6) Pursue only opportunities you are genuinely interested in: We always try to caution candidates on exploring opportunities where there is a clear mismatch in skills sets or the level of experience desired. This is not to deter stretch candidates though who may be somewhat light on experience for example, but whose skill set aligns well otherwise. Hiring managers can also spot when someone is simply kicking the tires looking to gauge their market value versus those are genuinely interested in a role rather quickly. It is not a productive use of anyone’s time to attempt otherwise when there is a low likelihood that the role is a fit or of real interest to you as a candidate.
1) Be wordy or evasive in answering questions: One of the most common areas of critical feedback heard from hiring managers is that a candidate was overly wordy in their responses to interview questions which resulted in the interviewer either not having enough time to have their questions answered or quickly losing interest in a candidate. It happens to many of us, whether nerves, excitement, or whatever. Be cognizant of this while also respectful of the interviewer’s time. It should be more of a conversation than a lecture! Try to be succinct in your responses and read any non-verbal signals provided by your audience. It may not be a bad idea to acknowledge upfront that you want to be aware of their time and will try to keep your responses briefer, though would be happy to go into further detail in any specific areas if needed.
2) Have unrealistic compensation expectations: It is our finding that many candidates, even the most experienced ones, are often focused on exceeding their past career earnings in a new opportunity. This assumption could be possible, however depends on a number of factors such as the size, product mix, compensation philosophy, and location of the firm. An equally important factor is the ongoing pressure to reduce costs at many firms. While everyone wants to earn more, our guidance to candidates is to consider the longer-term view of a potential role relative to their current one. If you were to fast forward three years out, how would the two roles compare as far as compensation and career growth? In summary, it is typically preferable to defer to a longer-term view. While a bump up may be desired, sometimes a lateral move pay-wise can translate to much more opportunity and earnings power down the road. In any event, the move should be driven by the attractiveness of the role first.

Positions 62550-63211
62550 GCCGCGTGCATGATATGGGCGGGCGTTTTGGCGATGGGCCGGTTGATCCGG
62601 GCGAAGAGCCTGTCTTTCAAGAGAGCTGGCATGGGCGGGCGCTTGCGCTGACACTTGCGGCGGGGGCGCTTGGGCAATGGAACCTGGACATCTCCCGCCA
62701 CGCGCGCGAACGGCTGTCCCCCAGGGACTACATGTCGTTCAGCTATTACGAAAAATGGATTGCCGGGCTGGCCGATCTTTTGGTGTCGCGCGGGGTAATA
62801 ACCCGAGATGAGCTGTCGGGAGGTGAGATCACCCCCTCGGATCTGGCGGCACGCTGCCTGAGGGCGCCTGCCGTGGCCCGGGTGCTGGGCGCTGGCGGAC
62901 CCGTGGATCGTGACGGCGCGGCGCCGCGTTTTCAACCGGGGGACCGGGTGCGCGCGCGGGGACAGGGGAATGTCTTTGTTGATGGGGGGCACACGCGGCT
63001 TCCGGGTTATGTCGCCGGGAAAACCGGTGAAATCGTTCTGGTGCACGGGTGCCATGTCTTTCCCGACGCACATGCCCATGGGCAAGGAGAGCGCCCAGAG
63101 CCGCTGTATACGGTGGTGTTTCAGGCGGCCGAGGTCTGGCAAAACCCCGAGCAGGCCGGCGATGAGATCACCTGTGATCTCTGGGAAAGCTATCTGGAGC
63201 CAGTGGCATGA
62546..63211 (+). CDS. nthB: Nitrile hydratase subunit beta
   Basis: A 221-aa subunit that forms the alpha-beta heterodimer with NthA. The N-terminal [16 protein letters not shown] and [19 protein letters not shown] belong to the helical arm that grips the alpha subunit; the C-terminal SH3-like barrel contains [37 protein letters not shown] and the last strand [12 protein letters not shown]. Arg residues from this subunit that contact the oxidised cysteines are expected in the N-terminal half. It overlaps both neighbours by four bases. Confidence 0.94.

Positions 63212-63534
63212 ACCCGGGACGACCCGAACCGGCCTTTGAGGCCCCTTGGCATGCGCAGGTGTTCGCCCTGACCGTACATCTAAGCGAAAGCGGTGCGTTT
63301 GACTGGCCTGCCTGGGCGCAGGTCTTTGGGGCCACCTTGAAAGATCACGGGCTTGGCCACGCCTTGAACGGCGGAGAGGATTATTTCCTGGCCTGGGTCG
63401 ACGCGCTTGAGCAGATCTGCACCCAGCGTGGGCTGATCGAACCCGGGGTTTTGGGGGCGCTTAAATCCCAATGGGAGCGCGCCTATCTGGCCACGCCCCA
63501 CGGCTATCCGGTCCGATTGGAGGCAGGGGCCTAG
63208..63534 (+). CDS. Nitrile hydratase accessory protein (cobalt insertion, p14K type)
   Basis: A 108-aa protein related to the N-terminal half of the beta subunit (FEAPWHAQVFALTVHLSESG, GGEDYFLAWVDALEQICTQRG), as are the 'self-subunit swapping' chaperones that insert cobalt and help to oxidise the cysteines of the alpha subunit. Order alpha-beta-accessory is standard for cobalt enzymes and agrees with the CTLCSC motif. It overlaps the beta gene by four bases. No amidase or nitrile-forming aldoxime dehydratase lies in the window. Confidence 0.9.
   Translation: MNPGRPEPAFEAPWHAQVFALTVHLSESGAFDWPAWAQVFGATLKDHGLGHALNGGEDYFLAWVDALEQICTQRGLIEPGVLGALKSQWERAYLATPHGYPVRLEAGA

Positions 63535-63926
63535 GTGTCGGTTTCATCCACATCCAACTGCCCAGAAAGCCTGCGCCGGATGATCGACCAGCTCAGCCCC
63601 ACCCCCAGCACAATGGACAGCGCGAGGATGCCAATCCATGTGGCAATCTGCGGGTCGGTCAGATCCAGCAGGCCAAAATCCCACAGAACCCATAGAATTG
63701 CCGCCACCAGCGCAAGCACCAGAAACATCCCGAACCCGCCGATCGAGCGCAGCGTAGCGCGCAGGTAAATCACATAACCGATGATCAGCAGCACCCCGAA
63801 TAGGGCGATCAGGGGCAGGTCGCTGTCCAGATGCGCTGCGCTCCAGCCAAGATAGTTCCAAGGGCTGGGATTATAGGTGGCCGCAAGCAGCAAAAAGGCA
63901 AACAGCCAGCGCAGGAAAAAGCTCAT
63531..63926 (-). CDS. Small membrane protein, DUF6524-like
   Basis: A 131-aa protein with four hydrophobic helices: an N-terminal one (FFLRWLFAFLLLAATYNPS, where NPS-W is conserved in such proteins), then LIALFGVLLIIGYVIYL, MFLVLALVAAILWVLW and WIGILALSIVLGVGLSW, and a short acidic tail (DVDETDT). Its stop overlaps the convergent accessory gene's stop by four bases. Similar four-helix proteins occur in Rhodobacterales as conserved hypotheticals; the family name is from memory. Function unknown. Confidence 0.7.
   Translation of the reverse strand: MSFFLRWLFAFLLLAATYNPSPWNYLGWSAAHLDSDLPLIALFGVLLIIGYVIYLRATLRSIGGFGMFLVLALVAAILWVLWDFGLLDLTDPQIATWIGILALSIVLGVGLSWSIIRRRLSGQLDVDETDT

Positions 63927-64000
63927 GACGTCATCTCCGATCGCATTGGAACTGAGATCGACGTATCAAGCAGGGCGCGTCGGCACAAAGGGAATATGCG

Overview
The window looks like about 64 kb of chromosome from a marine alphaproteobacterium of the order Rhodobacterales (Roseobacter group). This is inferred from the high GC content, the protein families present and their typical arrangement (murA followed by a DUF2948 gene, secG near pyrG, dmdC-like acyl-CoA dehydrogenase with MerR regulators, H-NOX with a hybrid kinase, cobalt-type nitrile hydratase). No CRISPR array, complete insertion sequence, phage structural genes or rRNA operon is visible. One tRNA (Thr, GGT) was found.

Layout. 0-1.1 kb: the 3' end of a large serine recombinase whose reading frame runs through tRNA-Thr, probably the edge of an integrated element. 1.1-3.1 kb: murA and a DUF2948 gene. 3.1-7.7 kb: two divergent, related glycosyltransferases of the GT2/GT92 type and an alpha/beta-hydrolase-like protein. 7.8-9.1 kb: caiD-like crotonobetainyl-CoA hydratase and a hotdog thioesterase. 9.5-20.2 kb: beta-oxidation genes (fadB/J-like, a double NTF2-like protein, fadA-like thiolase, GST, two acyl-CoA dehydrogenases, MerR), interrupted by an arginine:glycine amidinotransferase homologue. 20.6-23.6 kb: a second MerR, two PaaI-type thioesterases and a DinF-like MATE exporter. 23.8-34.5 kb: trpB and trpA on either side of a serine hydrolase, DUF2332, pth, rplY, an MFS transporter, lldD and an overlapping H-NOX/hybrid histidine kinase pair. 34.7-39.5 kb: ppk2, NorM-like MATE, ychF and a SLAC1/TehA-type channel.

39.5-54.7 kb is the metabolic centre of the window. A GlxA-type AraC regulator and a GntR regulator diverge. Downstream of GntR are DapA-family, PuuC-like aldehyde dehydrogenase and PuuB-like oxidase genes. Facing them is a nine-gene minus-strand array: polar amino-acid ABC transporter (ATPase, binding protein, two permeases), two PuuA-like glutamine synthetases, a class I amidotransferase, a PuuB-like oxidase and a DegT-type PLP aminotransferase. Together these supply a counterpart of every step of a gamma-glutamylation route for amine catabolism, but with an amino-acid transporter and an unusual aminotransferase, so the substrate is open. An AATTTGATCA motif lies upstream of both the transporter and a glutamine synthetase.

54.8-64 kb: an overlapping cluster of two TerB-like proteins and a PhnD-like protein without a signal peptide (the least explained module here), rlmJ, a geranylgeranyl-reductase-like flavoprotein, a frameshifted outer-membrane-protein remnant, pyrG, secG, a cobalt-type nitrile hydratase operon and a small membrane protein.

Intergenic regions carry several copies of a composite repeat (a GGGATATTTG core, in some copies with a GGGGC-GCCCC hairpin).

3) Make frequent career jumps: While it is more common for less-experienced candidates to make more frequent career changes, over time it is preferable to show not only progression but longevity in your most recent roles. As a candidate, if you are asking a new prospective employer to make an investment in you, they want to have confidence that you are, in turn, going to make a long-term commitment to remain with the firm. One candidate we recently interviewed, for example, held twelve positions over a five-year career. This can be an instant disqualifier for many hiring managers and something that should be avoided if possible.
4) Misrepresent your skill set: Too often, candidates are drawn to the allure of a new position without actually having read through the responsibilities or qualifications listed in the job description. Examples of this can run the gamut, though most often relate to requirements such as people management experience, or a position which requires a combination of strategy formulation as well as execution. It is fine to be deeper in certain areas than others, but if you are lacking core components required for the role it will likely be an uphill battle.
5) Indicate that you are open to relocation unless you really are: If you haven’t thought seriously about relocation or it’s likely to be a less than a near certainty, it may not make sense to pursue an opportunity. This is one of the most frustrating aspects of the hiring process for managers given the amount of time spent by the company and candidate to see the interview process through. If it is a potential challenge, make it known to the company early on in the process and ask them or the recruiter if there is any flexibility on location. Either way, we would suggest having a high degree of certainty in your ability to relocate before exploring an opportunity that requires it.
6) Be afraid of personality assessments: Personality assessments have become commonplace within asset management as well as other industries. These are usually not the deciding factor in terms of whether an offer will be extended but rather meant to gain insight as to how a candidate’s skill set aligns or would best contribute to the team they are interviewing to join. The tests can also be a helpful input in terms of better understanding an individual’s key drivers or preferences as a candidate. In that regard, assessments can offer a good sense of a prospective employee’s cultural fit within an organization while also highlighting areas of future growth.